Update Remote Desktop registry settings

Make sure that the following settings are configured correctly for remote desktop connection:

Note

You may receive an error message when you run the Set-ItemProperty -Path 'HKLM:\SOFTWARE\Policies\Microsoft\Windows NT\Terminal Services -name <object name> <value> in these steps. The error message can be safely ignored. It means only that the domain is not pushing that configuration through a Group Policy object.

  1. Remote Desktop Protocol (RDP) is enabled:

    Set-ItemProperty -Path 'HKLM:\SYSTEM\CurrentControlSet\Control\Terminal Server' -name "fDenyTSConnections" -Value 0 -Type DWord
    
    Set-ItemProperty -Path 'HKLM:\SOFTWARE\Policies\Microsoft\Windows NT\Terminal Services' -name "fDenyTSConnections" -Value 0 -Type DWord
    
  2. The RDP port is set up correctly (Default port 3389):

    Set-ItemProperty -Path 'HKLM:\SYSTEM\CurrentControlSet\Control\Terminal Server\Winstations\RDP-Tcp' -name "PortNumber" 3389 -Type DWord
    

    When you deploy a VM, the default rules are created against port 3389. If you want to change the port number, do that after the VM is deployed in Azure.

  3. The listener is listening in every network interface:

    Set-ItemProperty -Path 'HKLM:\SYSTEM\CurrentControlSet\Control\Terminal Server\Winstations\RDP-Tcp' -name "LanAdapter" 0 -Type DWord
    
  4. Configure the Network Level Authentication mode for the RDP connections:

    Set-ItemProperty -Path 'HKLM:\SYSTEM\CurrentControlSet\Control\Terminal Server\WinStations\RDP-Tcp' -name "UserAuthentication" 1 -Type DWord
    
    Set-ItemProperty -Path 'HKLM:\SYSTEM\CurrentControlSet\Control\Terminal Server\WinStations\RDP-Tcp' -name "SecurityLayer" 1 -Type DWord
    
    Set-ItemProperty -Path 'HKLM:\SYSTEM\CurrentControlSet\Control\Terminal Server\WinStations\RDP-Tcp' -name "fAllowSecProtocolNegotiation" 1 -Type DWord
    
  5. Set the keep-alive value:

    Set-ItemProperty -Path 'HKLM:\SOFTWARE\Policies\Microsoft\Windows NT\Terminal Services' -name "KeepAliveEnable" 1 -Type DWord
    Set-ItemProperty -Path 'HKLM:\SOFTWARE\Policies\Microsoft\Windows NT\Terminal Services' -name "KeepAliveInterval" 1 -Type DWord
    Set-ItemProperty -Path 'HKLM:\SYSTEM\CurrentControlSet\Control\Terminal Server\Winstations\RDP-Tcp' -name "KeepAliveTimeout" 1 -Type DWord
    
  6. Reconnect:

    Set-ItemProperty -Path 'HKLM:\SOFTWARE\Policies\Microsoft\Windows NT\Terminal Services' -name "fDisableAutoReconnect" 0 -Type DWord
    Set-ItemProperty -Path 'HKLM:\SYSTEM\CurrentControlSet\Control\Terminal Server\Winstations\RDP-Tcp' -name "fInheritReconnectSame" 1 -Type DWord
    Set-ItemProperty -Path 'HKLM:\SYSTEM\CurrentControlSet\Control\Terminal Server\Winstations\RDP-Tcp' -name "fReconnectSame" 0 -Type DWord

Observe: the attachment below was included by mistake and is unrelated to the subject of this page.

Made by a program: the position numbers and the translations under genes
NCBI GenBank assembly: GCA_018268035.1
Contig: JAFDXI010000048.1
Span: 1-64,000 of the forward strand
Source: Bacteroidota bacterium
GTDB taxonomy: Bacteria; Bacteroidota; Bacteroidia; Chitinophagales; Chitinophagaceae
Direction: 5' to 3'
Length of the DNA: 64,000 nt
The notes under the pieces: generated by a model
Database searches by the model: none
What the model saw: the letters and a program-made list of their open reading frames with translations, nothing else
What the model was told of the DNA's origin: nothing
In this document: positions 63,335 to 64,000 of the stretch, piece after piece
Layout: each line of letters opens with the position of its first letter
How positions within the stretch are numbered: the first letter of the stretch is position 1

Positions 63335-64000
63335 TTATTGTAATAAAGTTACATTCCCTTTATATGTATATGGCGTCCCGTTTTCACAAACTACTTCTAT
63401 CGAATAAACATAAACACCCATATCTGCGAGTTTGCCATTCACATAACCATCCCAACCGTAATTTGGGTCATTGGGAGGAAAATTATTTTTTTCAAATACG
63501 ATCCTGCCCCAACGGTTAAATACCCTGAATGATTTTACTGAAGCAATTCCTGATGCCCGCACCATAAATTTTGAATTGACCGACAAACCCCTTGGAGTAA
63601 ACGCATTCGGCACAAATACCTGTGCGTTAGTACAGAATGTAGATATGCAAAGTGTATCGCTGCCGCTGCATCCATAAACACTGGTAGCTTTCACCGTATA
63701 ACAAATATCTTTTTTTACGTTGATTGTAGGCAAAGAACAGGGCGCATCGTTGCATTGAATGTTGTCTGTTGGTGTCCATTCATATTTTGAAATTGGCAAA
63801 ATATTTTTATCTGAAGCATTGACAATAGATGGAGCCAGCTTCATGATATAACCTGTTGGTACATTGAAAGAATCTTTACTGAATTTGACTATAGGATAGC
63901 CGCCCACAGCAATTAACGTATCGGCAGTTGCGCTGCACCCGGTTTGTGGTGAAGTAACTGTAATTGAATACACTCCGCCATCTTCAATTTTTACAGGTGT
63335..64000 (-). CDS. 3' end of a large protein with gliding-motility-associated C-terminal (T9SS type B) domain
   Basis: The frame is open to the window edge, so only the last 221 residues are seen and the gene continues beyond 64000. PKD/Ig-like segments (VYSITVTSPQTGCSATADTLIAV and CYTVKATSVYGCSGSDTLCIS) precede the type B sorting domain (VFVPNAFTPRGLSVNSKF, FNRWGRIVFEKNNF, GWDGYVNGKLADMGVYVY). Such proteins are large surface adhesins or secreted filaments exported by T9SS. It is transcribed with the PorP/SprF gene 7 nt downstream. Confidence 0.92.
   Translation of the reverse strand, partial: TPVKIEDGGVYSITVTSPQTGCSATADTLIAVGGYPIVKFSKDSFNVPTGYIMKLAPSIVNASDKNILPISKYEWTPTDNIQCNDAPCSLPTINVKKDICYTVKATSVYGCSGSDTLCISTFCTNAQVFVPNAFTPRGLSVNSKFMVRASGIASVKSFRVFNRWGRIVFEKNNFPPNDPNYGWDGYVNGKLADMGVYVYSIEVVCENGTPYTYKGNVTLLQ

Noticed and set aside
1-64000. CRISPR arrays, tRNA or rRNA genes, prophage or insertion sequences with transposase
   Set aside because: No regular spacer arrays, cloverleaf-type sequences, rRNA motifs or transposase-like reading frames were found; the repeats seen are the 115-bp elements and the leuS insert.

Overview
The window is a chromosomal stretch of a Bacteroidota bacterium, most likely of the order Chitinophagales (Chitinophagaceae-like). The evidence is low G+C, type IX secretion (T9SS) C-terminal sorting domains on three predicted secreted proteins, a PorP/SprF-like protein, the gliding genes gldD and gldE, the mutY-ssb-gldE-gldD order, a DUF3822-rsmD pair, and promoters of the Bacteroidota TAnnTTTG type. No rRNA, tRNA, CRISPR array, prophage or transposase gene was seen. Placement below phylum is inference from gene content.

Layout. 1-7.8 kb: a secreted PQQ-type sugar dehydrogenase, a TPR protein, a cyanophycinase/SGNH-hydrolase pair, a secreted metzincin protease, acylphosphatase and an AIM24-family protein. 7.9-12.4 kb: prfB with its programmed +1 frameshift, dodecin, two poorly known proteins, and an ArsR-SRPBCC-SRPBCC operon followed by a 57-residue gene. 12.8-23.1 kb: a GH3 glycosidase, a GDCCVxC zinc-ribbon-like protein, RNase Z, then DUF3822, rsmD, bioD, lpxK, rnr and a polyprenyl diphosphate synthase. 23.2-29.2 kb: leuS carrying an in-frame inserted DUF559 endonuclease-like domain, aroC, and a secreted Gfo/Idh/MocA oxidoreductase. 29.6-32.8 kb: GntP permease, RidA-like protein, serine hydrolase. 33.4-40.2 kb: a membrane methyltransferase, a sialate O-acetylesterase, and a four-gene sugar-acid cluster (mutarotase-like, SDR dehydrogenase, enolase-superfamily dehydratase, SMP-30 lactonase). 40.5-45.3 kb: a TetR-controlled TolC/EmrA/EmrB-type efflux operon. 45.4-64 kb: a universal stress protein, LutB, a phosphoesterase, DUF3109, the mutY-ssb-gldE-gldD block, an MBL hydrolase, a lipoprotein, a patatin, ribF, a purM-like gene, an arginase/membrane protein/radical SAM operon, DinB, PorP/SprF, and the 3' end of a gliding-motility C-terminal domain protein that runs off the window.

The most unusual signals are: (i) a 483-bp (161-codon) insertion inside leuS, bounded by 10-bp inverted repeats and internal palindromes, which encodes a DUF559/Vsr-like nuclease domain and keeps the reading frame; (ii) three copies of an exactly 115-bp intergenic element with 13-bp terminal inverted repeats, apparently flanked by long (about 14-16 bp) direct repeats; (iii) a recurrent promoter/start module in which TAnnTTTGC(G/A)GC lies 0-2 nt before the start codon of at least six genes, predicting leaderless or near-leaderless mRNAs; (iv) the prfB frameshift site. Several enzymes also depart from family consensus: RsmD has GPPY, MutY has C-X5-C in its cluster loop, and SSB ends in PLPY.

7. Limit the number of concurrent connections:

    Set-ItemProperty -Path 'HKLM:\SYSTEM\CurrentControlSet\Control\Terminal Server\Winstations\RDP-Tcp' -name "MaxInstanceCount" 4294967295 -Type DWord
    
  8. If there are any self-signed certificates tied to the RDP listener, remove them:

    Remove-ItemProperty -Path 'HKLM:\SYSTEM\CurrentControlSet\Control\Terminal Server\WinStations\RDP-Tcp' -name "SSLCertificateSHA1Hash"
    

    This is to make sure that you can connect at the beginning when you deploy the VM. You can also review this on a later stage after the VM is deployed in Azure if needed.

  9. If the VM will be part of a Domain, check all the following settings to make sure that the former settings are not reverted. The policies that must be checked are the following:

    • RDP is enabled:

      Computer Configuration\Policies\Windows Settings\Administrative Templates\ Components\Remote Desktop Services\Remote Desktop Session Host\Connections:

      Allow users to connect remotely by using Remote Desktop

    • NLA group policy:

      Settings\Administrative Templates\Components\Remote Desktop Services\Remote Desktop Session Host\Security:

      Require user Authentication for remote connections by using Network Level Authentication

    • Keep Alive settings:

      Computer Configuration\Policies\Windows Settings\Administrative Templates\Windows Components\Remote Desktop Services\Remote Desktop Session Host\Connections:

      Configure keep-alive connection interval

    • Reconnect settings:

      Computer Configuration\Policies\Windows Settings\Administrative Templates\Windows Components\Remote Desktop Services\Remote Desktop Session Host\Connections:

      Automatic reconnection

    • Limit the number of connections settings:

      Computer Configuration\Policies\Windows Settings\Administrative Templates\Windows Components\Remote Desktop Services\Remote Desktop Session Host\Connections:

      Limit number of connections

Configure Windows Firewall rules